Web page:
Aware Magazine | 2013-2014 Annual Report

The 2013-2014 Annual Report chronicles our progress and new iniatives during the past year, and gives you an opportunity to hear directly from each member of the Leadership Team. We pray that you will enjoy reading about the ministry of our seminary and we encourage you to get involved, pray for our students and faculty, and support our mission to prepare bold, articulate spiritual leaders for the world.

To view Aware Magazine as an online publication with the best reading experience, including fullscreen and zoom capabilities, click on cover below. If you would prefer to view Aware as a PDF click here.


Doesn’t my Lord see all this? (Lamentations 3:36)

President’s Blog
August 10, 2014

Doesn’t my Lord see all this? (Lamentations 3:36)


Early in the morning on July 18, 2014, I went to the curb to pick up the New York Times and saw this photo.  I was profoundly sickened and I have been haunted by it ever since.

My children are destroyed because the enemy was so strong (Lamentations 1:14)

1 NYT 
Four brothers playing on a beach when a missile strike killed them.






 

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Observations and Reflections on the 2013-2014 Israel-Palestine Cross-Cultural Trip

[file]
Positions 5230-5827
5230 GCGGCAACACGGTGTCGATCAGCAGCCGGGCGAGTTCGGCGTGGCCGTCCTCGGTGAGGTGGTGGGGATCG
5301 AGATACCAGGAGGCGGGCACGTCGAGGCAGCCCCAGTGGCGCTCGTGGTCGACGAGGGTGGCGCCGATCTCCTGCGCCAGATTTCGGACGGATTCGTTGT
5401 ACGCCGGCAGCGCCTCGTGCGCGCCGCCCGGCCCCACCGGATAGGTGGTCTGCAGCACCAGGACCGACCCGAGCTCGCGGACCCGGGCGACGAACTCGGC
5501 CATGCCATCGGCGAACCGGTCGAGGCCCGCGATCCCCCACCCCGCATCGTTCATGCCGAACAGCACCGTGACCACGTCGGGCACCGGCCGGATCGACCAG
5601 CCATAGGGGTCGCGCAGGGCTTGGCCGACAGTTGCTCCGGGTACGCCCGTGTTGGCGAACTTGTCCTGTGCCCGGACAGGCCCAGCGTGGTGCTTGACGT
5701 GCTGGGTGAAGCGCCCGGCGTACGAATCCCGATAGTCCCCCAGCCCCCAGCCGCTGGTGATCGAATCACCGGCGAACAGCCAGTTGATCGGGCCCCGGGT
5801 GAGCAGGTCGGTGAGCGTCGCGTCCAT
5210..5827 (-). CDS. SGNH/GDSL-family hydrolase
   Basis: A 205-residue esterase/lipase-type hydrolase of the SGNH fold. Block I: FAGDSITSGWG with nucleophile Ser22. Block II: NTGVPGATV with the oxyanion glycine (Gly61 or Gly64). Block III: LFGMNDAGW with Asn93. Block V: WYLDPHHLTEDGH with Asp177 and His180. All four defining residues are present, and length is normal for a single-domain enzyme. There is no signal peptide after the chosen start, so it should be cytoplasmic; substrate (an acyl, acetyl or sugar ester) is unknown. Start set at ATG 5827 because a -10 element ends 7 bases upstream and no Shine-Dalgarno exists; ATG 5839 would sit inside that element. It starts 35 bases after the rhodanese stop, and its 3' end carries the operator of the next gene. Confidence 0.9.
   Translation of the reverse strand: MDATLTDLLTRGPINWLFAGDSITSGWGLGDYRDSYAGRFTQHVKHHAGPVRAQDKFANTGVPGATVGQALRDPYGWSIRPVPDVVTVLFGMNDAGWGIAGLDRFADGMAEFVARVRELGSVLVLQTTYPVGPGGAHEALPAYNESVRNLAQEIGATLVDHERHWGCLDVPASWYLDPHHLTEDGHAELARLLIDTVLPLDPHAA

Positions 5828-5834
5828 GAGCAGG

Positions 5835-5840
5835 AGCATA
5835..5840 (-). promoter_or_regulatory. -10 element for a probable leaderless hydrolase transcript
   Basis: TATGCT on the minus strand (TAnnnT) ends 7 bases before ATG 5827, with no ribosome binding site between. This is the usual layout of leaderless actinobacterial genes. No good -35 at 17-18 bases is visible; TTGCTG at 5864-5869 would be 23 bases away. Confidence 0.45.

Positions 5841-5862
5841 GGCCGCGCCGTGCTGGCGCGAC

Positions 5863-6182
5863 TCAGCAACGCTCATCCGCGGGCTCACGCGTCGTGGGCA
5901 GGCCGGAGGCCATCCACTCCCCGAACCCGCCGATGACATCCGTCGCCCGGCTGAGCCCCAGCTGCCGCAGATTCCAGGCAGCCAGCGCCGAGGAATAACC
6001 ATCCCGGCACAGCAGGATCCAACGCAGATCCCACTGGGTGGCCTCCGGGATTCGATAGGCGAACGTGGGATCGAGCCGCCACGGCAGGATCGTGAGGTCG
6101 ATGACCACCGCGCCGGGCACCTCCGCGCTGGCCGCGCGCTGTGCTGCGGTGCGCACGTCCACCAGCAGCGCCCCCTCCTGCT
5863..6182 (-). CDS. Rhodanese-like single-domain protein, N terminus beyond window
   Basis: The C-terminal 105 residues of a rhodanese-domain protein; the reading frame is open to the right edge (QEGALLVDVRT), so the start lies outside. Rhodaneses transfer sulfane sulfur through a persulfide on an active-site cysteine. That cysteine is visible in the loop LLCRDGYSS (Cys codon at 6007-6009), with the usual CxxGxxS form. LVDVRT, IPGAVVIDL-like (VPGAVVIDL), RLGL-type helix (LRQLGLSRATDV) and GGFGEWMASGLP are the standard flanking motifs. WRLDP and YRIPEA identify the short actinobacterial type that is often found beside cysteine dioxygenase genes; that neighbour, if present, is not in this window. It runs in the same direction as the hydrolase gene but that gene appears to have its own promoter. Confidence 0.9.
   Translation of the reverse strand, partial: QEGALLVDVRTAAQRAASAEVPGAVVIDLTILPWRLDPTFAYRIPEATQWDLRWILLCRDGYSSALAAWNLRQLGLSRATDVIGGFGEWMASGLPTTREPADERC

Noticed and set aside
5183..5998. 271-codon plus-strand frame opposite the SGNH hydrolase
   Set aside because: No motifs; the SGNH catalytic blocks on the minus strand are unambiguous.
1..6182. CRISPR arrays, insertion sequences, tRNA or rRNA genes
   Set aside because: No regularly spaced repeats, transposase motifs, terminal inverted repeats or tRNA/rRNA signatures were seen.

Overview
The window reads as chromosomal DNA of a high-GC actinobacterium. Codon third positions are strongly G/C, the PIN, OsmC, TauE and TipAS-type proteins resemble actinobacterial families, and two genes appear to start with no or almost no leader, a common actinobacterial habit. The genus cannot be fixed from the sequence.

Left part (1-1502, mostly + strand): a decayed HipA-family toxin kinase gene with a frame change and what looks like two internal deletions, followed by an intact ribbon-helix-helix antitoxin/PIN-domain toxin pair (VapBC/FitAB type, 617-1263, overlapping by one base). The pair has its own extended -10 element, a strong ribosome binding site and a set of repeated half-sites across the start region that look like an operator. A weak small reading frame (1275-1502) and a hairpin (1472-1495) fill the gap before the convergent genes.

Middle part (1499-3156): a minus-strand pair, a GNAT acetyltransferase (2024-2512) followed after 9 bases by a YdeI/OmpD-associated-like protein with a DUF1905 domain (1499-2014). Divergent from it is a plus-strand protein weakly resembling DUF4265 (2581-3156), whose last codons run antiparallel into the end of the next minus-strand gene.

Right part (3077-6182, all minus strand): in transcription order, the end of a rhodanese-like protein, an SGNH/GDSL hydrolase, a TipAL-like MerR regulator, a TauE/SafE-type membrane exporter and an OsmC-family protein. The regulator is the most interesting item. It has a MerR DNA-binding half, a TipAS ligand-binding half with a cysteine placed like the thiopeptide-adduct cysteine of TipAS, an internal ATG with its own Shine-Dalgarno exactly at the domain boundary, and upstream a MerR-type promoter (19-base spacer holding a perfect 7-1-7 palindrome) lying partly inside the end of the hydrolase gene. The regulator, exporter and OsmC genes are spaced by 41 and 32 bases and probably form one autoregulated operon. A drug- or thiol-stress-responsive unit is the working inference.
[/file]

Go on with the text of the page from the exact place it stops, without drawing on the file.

Through the efforts of Dr. Barry Bryant and the Center for the Church and the Black Experience, 13 African American Garrett-Evangelical students and 6 African American GETS graduates journeyed to Israel and Palestine [December 26,2013 – January 9, 2014] to participate in the Outrageous Hope: A Peace and Justice Immersion in Israel and the Occupied Palestinian Territories cross-cultural trip.  Four trip participants have written short reflections on this life-changing experience.  We’re excited to share them with you.

The Gift of Peace

The gift of Outrageous HOPE.

The gift of seminarians, staff, friends and alumni.

The gift of crosses, water, shoes, scarf's etc.

The gift of children running in Hebron.

The gift of Archbishop Chacour, Sami Awad & Kairos Palestine.

The gift of the Salsa family, Grace Tours & Sindyanna of Galilee (fair trade for a fair society).

The gift of Tomme, meals shared and Palestinians hospitality.

The gift of Ramzi, Elias, & Yeman.